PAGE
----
Most people make the mistake of assuming and don’t understand it as a result. We absolutely need RevOps and accounting involved in building the plans. It’s an ecosystem and not an us versus them. But if you’re relying on an algorithm that nobody understands, and now I need a legend to figure out how I get paid, that’s not going to bode well for anybody involves.
Start with what is the work within the segment that’s required to do this.
For instance, my background in enterprise sales has some heavy-duty, gnarly, complex multi-threaded global accounts. It takes an average of 12 months at the very least to build a pipeline. If you design a comp plan for a commercial team, and you expect production in three months, that creates a huge disconnect.
Understand how your buyers buy, what it takes to be successful, how long it takes to build a pipeline, and then start mapping that back.
The beauty of reps is that they are motivated by sales compensation plans. So if you roll out a bad plan, they will find the loopholes.
Lastly, test the changes. Try new models of the comp plan without rolling out one huge adjustment. Test them in a more controlled environment and add gradual changes.
Comp plan examples
We hope you found Amy’s, Liz’s, and KD’s tips helpful. We know we certainly did. But now let’s see their compensation philosophies in action. We asked each leader to pick a successful tiered sales commission structure that they’ve implemented.
Feel free to borrow their plans but be sure to plug in your business inputs so that it aligns properly. If not a fit, explore a different compensation plan template from the 15 structures in Compensation Hub.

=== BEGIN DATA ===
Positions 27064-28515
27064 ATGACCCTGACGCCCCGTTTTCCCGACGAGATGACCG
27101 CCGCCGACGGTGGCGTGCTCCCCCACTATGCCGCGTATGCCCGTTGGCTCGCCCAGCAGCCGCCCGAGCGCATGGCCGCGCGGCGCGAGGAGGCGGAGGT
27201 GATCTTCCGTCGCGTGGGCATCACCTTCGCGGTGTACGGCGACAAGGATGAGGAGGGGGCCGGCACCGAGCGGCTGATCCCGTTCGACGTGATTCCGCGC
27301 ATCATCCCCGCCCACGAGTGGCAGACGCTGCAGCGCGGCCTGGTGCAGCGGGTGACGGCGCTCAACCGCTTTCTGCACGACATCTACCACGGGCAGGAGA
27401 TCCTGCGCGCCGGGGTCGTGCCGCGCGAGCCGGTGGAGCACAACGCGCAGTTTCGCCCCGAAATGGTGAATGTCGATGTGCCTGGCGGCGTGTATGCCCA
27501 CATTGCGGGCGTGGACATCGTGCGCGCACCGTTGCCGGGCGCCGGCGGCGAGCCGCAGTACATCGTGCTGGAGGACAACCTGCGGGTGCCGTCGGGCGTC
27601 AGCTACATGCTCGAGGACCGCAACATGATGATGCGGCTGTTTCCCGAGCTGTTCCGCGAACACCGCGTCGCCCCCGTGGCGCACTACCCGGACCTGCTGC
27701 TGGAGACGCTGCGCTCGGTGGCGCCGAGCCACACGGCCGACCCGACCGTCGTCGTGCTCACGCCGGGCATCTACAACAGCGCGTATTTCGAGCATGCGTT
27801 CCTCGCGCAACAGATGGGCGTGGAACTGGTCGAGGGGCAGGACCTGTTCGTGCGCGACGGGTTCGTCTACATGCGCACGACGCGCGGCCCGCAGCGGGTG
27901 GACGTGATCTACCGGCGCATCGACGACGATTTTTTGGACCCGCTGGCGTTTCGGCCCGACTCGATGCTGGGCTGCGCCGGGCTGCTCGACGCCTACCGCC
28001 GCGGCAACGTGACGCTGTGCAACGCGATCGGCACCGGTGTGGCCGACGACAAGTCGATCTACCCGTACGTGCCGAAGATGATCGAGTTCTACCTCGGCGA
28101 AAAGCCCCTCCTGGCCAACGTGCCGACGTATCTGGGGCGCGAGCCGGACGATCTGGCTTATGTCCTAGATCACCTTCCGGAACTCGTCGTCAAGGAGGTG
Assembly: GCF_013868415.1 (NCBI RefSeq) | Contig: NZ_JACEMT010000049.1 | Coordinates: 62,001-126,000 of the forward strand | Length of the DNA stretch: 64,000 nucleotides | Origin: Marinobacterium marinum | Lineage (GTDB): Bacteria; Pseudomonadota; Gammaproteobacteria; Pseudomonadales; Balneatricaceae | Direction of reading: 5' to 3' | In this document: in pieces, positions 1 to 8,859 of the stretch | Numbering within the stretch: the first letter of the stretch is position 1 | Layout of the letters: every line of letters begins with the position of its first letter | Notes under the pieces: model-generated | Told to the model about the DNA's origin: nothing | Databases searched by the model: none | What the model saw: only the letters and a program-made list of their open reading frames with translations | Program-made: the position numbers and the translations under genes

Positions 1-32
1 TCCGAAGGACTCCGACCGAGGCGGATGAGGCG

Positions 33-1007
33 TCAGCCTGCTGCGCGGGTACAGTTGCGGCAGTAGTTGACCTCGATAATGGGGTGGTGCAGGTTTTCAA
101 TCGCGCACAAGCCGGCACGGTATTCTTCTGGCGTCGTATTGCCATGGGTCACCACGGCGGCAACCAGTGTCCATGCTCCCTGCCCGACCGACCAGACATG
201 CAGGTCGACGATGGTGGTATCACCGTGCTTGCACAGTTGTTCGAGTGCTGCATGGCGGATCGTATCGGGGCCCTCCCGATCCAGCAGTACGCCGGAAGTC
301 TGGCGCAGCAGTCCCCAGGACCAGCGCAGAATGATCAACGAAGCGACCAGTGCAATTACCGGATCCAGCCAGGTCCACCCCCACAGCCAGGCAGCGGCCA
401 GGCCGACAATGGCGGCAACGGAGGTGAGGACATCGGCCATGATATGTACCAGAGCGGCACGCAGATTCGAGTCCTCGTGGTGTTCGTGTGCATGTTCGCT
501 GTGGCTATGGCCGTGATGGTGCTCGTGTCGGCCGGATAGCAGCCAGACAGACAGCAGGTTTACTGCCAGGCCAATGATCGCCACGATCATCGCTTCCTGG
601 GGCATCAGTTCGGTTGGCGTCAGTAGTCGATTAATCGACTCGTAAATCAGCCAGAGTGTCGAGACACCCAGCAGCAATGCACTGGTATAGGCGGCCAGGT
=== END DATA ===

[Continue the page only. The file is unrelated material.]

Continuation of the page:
Amy’s most effective plan for Enterprise AEs
One thing to keep in mind when it comes to enterprise compensation plans is that reps typically run the full cycle with the customer. This means that an account manager or customer success rep does not step in once the deal wraps.
The comp plan should match. Enterprise reps should earn commissions when securing the new account, retaining that account, and when expanding the account.
Amy’s plan: Accelerators with Milestone Bonus
Annual OTE: $320K
Base to variable: $160K | $160K
Liz’s most impactful comp plan for Post-Series A, Series B Companies
Liz primarily supports startup teams who fall between Series A and Series B funding rounds. Although we recommend a Quota:OTE multiplier of 5x, given the stages of the companies she works with, you’ll notice her plan includes a 4x multiplier.
A sales compensation plan like this one provides flexibility to adjust the plan on a more regular basis as sales cycles change while they scale.
This multi-tier plan includes two rates, a 10% commission rate on all deals before achieving 100% quota, and a bump to 15% after hitting the full target. Her only change would be to add two more tiers, which would add a gradual increase in commission rates as the rep moves toward the goal.
Liz’s plan: Commission with Accelerators
Annual Quota: $750K
Base to variable: $75K | $75K
KD’s “dollar in/dollar out” comp plan
KD’s okay with a decelerator as long as they aren’t super extreme. Unlike a cliff, which doesn’t pay a rep anything until they hit specified attainment, a decelerator pays a percentage. The caveat is that it pays at a lesser rate than the plan’s base rate until the rep hits the attainment level that bumps them to the base rate.
His plan does a great job of eliminating the risk of sandbagging.
KD’s plan: Commission with Accelerators and Decelerators
Annual OTE: $175,000
Base to variable: $105K | $70K
Want to see more plans from sales leaders throughout the industry? Check back next week for three more.